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The Dingo Did It

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Hot Flash: An Australian coroner has finally, decades after the fact, concluded that yes, it was the dingo that killed the baby girl, not the mother who reported the dog had grabbed her as she slept. According to NPR, the “decades-long mystery over the death of a baby in Australia has been solved. Back in the 1980s, the case of an infant killed in the outback drew worldwide attention.”

Mystery my ass!

Lindy Chamberlain served three years in prison for her daughter’s murder before new evidence exonerated both her and her husband. The case became the subject of books, a TV series, an opera, and even a Hollywood movie {A Cry In The Dark}, with Meryl Streep uttering the line that’s become synonymous with Australia. (The dingo took my baby.)

Why did people jump to the conclusion that Lindy Chamberlain was lying? Why didn’t they believe her about the dog? IMO, it’s because the underlying issues stacked against her were prejudice and hostility towards mothers. So common is mother bashing in most cultures that wild dogs garner more public sympathy than a woman who just lost her baby. It didn’t help that Chamberlain came off as a cold, unemotional woman; perhaps if she’d been a warm cuddly Mama Bear she’d have gotten more compassion. But she wasn’t, and she made no attempt to fake it.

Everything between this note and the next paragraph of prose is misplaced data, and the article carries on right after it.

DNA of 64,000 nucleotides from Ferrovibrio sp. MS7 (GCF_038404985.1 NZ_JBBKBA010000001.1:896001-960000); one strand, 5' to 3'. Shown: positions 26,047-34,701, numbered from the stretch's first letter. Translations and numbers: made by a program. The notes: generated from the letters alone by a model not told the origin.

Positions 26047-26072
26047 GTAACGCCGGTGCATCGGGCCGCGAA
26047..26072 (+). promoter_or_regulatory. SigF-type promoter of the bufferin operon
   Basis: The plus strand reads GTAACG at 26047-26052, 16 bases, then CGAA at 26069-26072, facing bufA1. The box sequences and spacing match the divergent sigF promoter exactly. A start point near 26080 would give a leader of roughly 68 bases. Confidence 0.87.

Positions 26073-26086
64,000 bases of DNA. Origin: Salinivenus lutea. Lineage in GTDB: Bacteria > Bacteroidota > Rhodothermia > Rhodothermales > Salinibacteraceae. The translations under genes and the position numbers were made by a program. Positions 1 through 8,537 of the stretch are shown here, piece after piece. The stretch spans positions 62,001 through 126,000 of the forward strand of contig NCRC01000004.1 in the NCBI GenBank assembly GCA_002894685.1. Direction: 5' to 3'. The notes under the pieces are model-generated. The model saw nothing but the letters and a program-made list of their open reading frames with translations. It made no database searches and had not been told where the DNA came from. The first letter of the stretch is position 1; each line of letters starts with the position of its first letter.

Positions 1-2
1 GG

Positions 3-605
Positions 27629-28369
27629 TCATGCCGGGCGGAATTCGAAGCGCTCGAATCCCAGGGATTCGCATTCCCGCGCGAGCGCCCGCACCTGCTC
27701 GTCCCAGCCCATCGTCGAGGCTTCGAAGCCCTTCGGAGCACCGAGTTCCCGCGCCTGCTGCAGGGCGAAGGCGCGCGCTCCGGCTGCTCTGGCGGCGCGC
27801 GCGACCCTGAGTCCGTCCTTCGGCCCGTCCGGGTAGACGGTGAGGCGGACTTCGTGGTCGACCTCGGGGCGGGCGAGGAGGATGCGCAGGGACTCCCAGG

Had this been a racial issue or even one of gender, not including the motherhood role, people would have recognized the stereotypical thinking that led to Chamberlain’s vilification. Mothers, however, remain an invisibly oppressed group, despite–perhaps even because — this oppression is so deeply entrenched. Anyone who doubts this has only to closely follow this story.

Originally the coroner’s report found the Chamberlain family had no fault in this murder, but the rumors spun out of control about the Chamberlain’s sacrificing their baby girl, Azaria, in a religious ceremony, and the case was reopened.”

Even after being cleared, the media continues to refer to the parents as if their innocence is still in doubt: “The Chamberlains had claimed {emphasis mine} that a dingo opened the tent and carried off their infant daughter.”

When I saw A Cry in the Dark I was so furious I became inarticulate, unable to talk or write about the case. That feeling has dissipated somewhat, but I’m still furious, not only for Lindy Chamberlain, but for all the less extreme but similarly motivated incidents that relentlessly occur. As the mother of a child born with a chronic medical condition, I was a bigger target than most; I could tell stories to raise the hair under your arms. Even my daughter, with her wonderfully healthy and perfect specimen of a first baby was shouted at by an old man in the street for carrying her little bundle outside when it was raining!  Mothers are always on trial, always suspect. Sure, things have improved somewhat since I had babies – but will mother bashing ever stop entirely? Will people ever suspect wild dogs first, before they accuse a bereaved mother of infanticide?

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